COLUMBIA — The boundaries of a proposed enhanced enterprise zone in the city are dependent on what can be considered "blighted."
The enterprise zone discussed at Monday's City Council meeting wraps around more than half the city and encompasses areas possessing "inadequacies that lead to blight."
Solidifying boundaries is the next step in Regional Economic Development Inc.'s push for an enhanced enterprise zone. In an effort to create jobs and foster economic growth, the zone would provide tax incentives intended to spark expansion of existing businesses or manufacturing companies and the development of new, small businesses in "blighted" areas.
Distinguished by unsanitary and dangerous conditions, defective streets and crumbling infrastructure, areas that are considered "blighted" are seen as economic and social liabilities that threaten either public health, safety, morals or community welfare, according to the resolution presented to the council.
Under state statute, areas must be "blighted" to qualify as an enhanced enterprise zone.
Columbia citizen John Nelson said he did not believe any areas in Columbia met the criteria to be considered "blighted."
"I'm opposed to the enhanced enterprise zone happening in Columbia in general. I don't think anything here is blighted. I agree with what (REDI) wants to do, but I do not agree with how they're doing it," Nelson said. "They're using a Missouri statute that does not apply to Columbia."
Nelson said he believes REDI should reconsider how to allow businesses to gain incentives.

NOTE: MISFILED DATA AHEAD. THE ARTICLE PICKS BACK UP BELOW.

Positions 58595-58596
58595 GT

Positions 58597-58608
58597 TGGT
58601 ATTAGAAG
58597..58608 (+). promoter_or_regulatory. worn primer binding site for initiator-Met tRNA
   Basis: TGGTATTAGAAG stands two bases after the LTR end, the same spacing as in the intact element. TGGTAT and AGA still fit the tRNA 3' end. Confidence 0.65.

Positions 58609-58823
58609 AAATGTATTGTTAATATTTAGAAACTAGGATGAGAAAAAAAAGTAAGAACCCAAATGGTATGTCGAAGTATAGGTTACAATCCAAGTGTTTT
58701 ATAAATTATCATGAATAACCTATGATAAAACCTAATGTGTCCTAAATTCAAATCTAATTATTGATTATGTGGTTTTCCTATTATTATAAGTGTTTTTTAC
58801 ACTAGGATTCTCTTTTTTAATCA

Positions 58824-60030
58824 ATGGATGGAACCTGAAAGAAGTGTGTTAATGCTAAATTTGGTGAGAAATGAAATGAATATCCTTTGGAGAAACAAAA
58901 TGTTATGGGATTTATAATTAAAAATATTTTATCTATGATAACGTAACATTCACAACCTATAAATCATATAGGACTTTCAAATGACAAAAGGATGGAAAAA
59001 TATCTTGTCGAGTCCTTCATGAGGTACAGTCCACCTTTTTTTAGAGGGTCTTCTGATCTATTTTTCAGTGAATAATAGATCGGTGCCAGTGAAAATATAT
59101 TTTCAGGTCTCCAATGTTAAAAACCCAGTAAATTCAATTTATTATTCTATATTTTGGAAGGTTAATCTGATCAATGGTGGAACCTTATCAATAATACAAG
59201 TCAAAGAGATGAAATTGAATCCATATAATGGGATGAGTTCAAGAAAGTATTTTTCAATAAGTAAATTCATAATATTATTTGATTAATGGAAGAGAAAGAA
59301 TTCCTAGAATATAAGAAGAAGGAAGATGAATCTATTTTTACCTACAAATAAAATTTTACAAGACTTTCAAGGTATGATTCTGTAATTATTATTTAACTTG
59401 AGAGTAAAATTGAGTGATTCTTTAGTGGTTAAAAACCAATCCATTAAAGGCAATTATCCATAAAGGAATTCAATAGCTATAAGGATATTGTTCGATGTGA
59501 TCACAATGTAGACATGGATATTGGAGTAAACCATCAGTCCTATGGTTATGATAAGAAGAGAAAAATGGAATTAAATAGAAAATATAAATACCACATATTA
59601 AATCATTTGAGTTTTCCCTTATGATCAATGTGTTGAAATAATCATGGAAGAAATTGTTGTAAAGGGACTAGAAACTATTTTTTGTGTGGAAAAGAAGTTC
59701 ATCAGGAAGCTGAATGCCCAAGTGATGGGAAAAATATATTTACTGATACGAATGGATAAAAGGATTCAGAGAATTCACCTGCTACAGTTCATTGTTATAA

"There has to be another way without marking 60 percent of the city blighted," he said.
Although the boundaries of the zone are vast, that doesn't mean that more than half of Columbia is considered economically downtrodden, nor will blight-finding relate to eminent domain, said Dave Griggs, chairman of REDI's board of directors.
"If one specific geographic point qualifies (as 'blighted'), and if we want to include that point, then we have to include the whole census tract," Griggs said.
The previously mentioned statute uses census tracts — demographically homogenous county areas — as a "unit of measure." If a specific site in Discovery Ridge were deemed "blighted," then that entire census tract is the "unit of measure" that must be specified to include that single site of interest, Griggs said.
He said identifying these "blighted" points and their associated census tracts are a "necessary part of the process."
According to the statute, a different method of classifying areas, which doesn't involve census tracts, could be approved.
Fifth Ward City Councilwoman Helen Anthony suggested removing the term "blighted" from the resolution altogether. But in order to get approval from the state to develop an enhanced enterprise zone, the term must be used, City Manager Mike Matthes said.
"At some point, we have to say the area is blighted to the state," Matthes said.
Matthes said that declaring the area "blighted" will not stop investment.
"The official map presented to businesses will say 'enhanced enterprise zone,'" Matthes said. "It will not say 'blighted side of Columbia.' This will focus economic incentives on the city. There's no reason to fear that investment will stop."
Griggs said that "blight" is not an inoffensive term but its use is unavoidable in this situation.
"It's an economic development term, and it's not necessarily appropriate," he said. "But it's what's required by statute."
First Ward City Councilman Fred Schmidt said he saw the term as a non-issue and said the potential economic benefits of an enhanced enterprise zone outweigh the argument about the terminology.
"If the government can help by giving jobs to the community, call me Mr. Blighted," Schmidt said.